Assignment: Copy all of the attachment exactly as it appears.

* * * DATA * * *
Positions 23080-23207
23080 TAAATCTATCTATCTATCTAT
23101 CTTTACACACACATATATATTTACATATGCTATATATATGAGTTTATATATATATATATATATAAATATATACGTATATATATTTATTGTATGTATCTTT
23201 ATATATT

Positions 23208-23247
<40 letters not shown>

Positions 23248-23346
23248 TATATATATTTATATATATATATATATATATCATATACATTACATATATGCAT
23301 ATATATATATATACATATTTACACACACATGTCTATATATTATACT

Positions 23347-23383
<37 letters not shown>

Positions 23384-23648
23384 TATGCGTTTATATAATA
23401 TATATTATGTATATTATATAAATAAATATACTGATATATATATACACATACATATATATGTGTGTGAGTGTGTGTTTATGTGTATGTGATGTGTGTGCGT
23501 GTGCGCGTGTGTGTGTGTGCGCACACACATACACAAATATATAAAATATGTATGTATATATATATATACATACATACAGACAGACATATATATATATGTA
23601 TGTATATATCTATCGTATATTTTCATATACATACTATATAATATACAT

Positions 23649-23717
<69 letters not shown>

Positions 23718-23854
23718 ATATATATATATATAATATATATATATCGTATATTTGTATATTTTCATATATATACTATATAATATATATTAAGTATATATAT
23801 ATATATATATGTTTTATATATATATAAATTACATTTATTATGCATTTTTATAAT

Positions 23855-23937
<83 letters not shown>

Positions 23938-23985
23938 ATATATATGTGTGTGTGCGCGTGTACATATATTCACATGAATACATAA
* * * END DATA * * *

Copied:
Positions 23080-23207
23080 TAAATCTATCTATCTATCTAT
23101 CTTTACACACACATATATATTTACATATGCTATATATATGAGTTTATATATATATATATATATAAATATATACGTATATATATTTATTGTATGTATCTTT
23201 ATATATT

Positions 23208-23247
<40 letters not shown>

Positions 23248-23346
23248 TATATATATTTATATATATATATATATATATCATATACATTACATATATGCAT
23301 ATATATATATATACATATTTACACACACATGTCTATATATTATACT

Positions 23347-23383
<37 letters not shown>

Positions 23384-23648
23384 TATGCGTTTATATAATA
23401 TATATTATGTATATTATATAAATAAATATACTGATATATATATACACATACATATATATGTGTGTGAGTGTGTGTTTATGTGTATGTGATGTGTGTGCGT
23501 GTGCGCGTGTGTGTGTGTGCGCACACACATACACAAATATATAAAATATGTATGTATATATATATATACATACATACAGACAGACATATATATATATGTA
23601 TGTATATATCTATCGTATATTTTCATATACATACTATATAATATACAT

Positions 23649-23717
<69 letters not shown>

Positions 23718-23854
23718 ATATATATATATATAATATATATATATCGTATATTTGTATATTTTCATATATATACTATATAATATATATTAAGTATATATAT
23801 ATATATATATGTTTTATATATATATAAATTACATTTATTATGCATTTTTATAAT

Positions 23855-23937
<83 letters not shown>

Positions 23938-23985
23938 ATATATATGTGTGTGTGCGCGTGTACATATATTCACATGAATACATAA